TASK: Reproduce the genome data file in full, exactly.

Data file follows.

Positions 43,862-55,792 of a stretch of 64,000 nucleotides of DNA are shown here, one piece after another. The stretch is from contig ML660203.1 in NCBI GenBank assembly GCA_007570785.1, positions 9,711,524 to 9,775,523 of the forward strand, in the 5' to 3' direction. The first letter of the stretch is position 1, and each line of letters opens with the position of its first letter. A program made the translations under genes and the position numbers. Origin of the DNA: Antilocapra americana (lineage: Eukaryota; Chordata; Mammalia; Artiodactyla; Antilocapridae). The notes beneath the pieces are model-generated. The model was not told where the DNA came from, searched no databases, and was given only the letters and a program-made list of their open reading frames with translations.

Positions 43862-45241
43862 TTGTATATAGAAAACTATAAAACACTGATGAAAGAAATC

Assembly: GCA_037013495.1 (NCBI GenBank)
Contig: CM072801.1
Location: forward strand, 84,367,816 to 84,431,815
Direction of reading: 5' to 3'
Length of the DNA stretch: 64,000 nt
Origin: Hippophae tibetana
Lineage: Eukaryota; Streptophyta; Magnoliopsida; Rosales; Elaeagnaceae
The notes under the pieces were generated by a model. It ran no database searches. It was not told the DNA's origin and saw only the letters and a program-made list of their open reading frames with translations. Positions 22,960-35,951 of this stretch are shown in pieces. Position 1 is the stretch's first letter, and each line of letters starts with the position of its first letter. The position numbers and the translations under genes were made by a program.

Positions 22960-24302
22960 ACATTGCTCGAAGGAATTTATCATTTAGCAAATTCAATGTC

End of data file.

Positions 43,862-55,792 of a stretch of 64,000 nucleotides of DNA are shown here, one piece after another. The stretch is from contig ML660203.1 in NCBI GenBank assembly GCA_007570785.1, positions 9,711,524 to 9,775,523 of the forward strand, in the 5' to 3' direction. The first letter of the stretch is position 1, and each line of letters opens with the position of its first letter. A program made the translations under genes and the position numbers. Origin of the DNA: Antilocapra americana (lineage: Eukaryota; Chordata; Mammalia; Artiodactyla; Antilocapridae). The notes beneath the pieces are model-generated. The model was not told where the DNA came from, searched no databases, and was given only the letters and a program-made list of their open reading frames with translations.

Positions 43862-45241
43862 TTGTATATAGAAAACTATAAAACACTGATGAAAGAAATC

Assembly: GCA_037013495.1 (NCBI GenBank)
Contig: CM072801.1
Location: forward strand, 84,367,816 to 84,431,815
Direction of reading: 5' to 3'
Length of the DNA stretch: 64,000 nt
Origin: Hippophae tibetana
Lineage: Eukaryota; Streptophyta; Magnoliopsida; Rosales; Elaeagnaceae
The notes under the pieces were generated by a model. It ran no database searches. It was not told the DNA's origin and saw only the letters and a program-made list of their open reading frames with translations. Positions 22,960-35,951 of this stretch are shown in pieces. Position 1 is the stretch's first letter, and each line of letters starts with the position of its first letter. The position numbers and the translations under genes were made by a program.

Positions 22960-24302
22960 ACATTGCTCGAAGGAATTTATCATTTAGCAAATTCAATGTC